21. PROBING THE TAG HYDROTHERMAL MOUND AND STOCKWORK: OXYGEN-ISOTOPIC PROFILES FROM DEEP OCEAN DRILLING1

Jeffrey C. Alt2 and Damon A.H. Teagle2

ABSTRACT

Oxygen isotope analyses carried out on quartz separates and whole rocks from the Trans-Atlantic Geotraverse (TAG) hydrothermal mound and the underlying stockwork zone document temperatures and processes within and beneath the mound. The mound is 25-40 m thick and consists of pyrite-rich, anhydrite-rich, and siliceous breccias, which nearly all contain quartz. The underlying pervasively quartz-veined stockwork is zoned, with quartz + paragonite + pyrite assemblages down to 101 mbsf, followed by paragonite + quartz + pyrite to 111 mbsf, and then chlorite + quartz + pyrite assemblage to the maximum depth penetrated, 125.7 mbsf.

Basement beneath the eastern and western margins of the mound ranges from fresh basalt (delta18O = 5.9‰), to basalt affected by low-temperature smectitic alteration (delta18O = 6.4‰-6.8‰), and partly to totally chloritized basalts (delta18O = 2.1‰-4.5‰). Whole-rocks from the deep chloritic stockwork have delta18O values of 2.1‰-5.7‰, and chlorites have inferred values of 1‰-3‰. Chloritization of basalt at the margins of the mound and at depth proceeded via reaction of basalt with variable mixtures of seawater and hydrothermal fluids, at temperatures of ~250-350C and at integrated water/rock mass ratios of at least 30-300.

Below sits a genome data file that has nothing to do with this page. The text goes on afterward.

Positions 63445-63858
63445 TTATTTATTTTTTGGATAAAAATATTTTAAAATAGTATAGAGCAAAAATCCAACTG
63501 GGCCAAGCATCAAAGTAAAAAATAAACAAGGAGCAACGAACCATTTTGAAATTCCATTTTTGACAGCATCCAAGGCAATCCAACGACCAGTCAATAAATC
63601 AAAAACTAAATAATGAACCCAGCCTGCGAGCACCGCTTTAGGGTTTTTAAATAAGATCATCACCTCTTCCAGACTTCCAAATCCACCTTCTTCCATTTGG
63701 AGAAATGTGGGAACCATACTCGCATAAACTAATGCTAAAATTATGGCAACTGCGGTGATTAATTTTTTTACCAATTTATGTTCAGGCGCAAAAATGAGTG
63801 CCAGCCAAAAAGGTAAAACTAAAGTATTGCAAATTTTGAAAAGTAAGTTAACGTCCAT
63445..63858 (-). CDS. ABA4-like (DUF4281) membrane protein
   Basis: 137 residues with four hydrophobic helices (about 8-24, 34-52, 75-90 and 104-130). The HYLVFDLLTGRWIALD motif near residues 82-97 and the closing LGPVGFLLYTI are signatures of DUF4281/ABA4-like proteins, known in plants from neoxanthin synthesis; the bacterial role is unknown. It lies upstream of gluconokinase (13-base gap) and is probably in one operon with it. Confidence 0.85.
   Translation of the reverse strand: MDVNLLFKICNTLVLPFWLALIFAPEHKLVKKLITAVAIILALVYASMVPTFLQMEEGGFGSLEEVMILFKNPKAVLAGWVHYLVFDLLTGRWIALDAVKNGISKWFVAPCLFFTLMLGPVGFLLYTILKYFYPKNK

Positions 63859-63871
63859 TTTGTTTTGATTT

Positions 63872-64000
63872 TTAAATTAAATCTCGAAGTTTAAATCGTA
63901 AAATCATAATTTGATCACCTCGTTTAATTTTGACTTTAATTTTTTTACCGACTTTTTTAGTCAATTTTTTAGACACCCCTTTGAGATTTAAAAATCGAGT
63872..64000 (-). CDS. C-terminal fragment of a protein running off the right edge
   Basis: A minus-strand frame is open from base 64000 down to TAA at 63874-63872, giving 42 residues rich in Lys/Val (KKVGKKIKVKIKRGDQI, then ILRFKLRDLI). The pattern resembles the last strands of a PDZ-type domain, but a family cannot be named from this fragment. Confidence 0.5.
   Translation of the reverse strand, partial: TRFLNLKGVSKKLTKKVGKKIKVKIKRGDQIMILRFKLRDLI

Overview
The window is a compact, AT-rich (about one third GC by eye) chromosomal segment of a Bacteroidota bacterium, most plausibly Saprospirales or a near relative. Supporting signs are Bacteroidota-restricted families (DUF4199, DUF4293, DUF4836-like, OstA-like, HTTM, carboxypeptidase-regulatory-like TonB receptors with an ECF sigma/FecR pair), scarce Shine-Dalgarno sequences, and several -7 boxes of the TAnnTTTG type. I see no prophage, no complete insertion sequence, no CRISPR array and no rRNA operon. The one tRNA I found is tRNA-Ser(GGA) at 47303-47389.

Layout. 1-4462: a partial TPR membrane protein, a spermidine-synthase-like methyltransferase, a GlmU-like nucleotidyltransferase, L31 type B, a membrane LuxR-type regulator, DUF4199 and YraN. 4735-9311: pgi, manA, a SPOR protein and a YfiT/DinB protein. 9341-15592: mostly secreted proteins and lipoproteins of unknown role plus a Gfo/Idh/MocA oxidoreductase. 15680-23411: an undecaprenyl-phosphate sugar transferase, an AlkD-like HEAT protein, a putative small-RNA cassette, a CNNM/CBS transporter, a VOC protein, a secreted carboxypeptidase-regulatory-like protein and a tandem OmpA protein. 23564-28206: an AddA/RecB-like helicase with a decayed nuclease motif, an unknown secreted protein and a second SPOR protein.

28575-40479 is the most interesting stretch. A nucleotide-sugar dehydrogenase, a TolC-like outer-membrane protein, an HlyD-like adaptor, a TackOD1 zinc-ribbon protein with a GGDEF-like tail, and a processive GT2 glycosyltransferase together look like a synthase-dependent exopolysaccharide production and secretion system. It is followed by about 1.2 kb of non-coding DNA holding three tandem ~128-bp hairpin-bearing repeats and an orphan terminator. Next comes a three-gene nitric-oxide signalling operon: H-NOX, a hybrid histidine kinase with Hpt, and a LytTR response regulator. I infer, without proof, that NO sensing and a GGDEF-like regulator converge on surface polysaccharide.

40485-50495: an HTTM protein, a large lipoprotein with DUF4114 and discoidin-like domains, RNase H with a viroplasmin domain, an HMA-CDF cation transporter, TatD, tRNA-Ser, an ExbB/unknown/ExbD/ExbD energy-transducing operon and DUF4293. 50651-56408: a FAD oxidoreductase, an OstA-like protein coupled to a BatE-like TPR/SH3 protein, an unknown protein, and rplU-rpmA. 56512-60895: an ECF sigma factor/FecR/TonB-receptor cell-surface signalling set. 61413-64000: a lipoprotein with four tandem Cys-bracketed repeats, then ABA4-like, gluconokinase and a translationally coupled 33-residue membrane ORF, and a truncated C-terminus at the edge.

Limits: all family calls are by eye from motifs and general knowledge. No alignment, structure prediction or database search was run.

Chloritization by early Mg-bearing hydrothermal fluids was followed by reaction of the chloritized rocks with Mg-depleted, alkali-enriched hydrothermal fluids having elevated Na/K ratios to produce the paragonite + quartz + pyrite assemblage characteristic of the main TAG stockwork. Stockwork quartz has delta18O = 7.9‰-11.7‰, indicating temperatures of 260-360C in equilibrium with hydrothermal fluid (1.7‰). The maximum temperatures calculated for quartz yield temperatures identical to those of the vent fluids (360-365C). Scatter to higher delta18O and lower calculated temperatures are the results of precipitation of quartz during cooling of hydrothermal fluids and mixing with seawater in the subsurface, plus local 18O-enrichments of fluids via interactions with wallrocks. Generally higher delta18O values of quartz from the mound compared to the stockwork (12.3‰ 2.7‰ vs. 8.9‰ 0.9‰, respectively) reflect lower temperatures in the mound as the result of cooling of the mound by entrained seawater.

1Herzig, P.M., Humphris, S.E., Miller, D.J., and Zierenberg, R.A. (Eds.), 1998. Proc. ODP, Sci. Results, 158: College Station, TX (Ocean Drilling Program).
2Department of Geological Sciences, 2534 C.C. Little Building, The University of Michigan, Ann Arbor, MI 48109-1063, U.S.A. jalt@umich.edu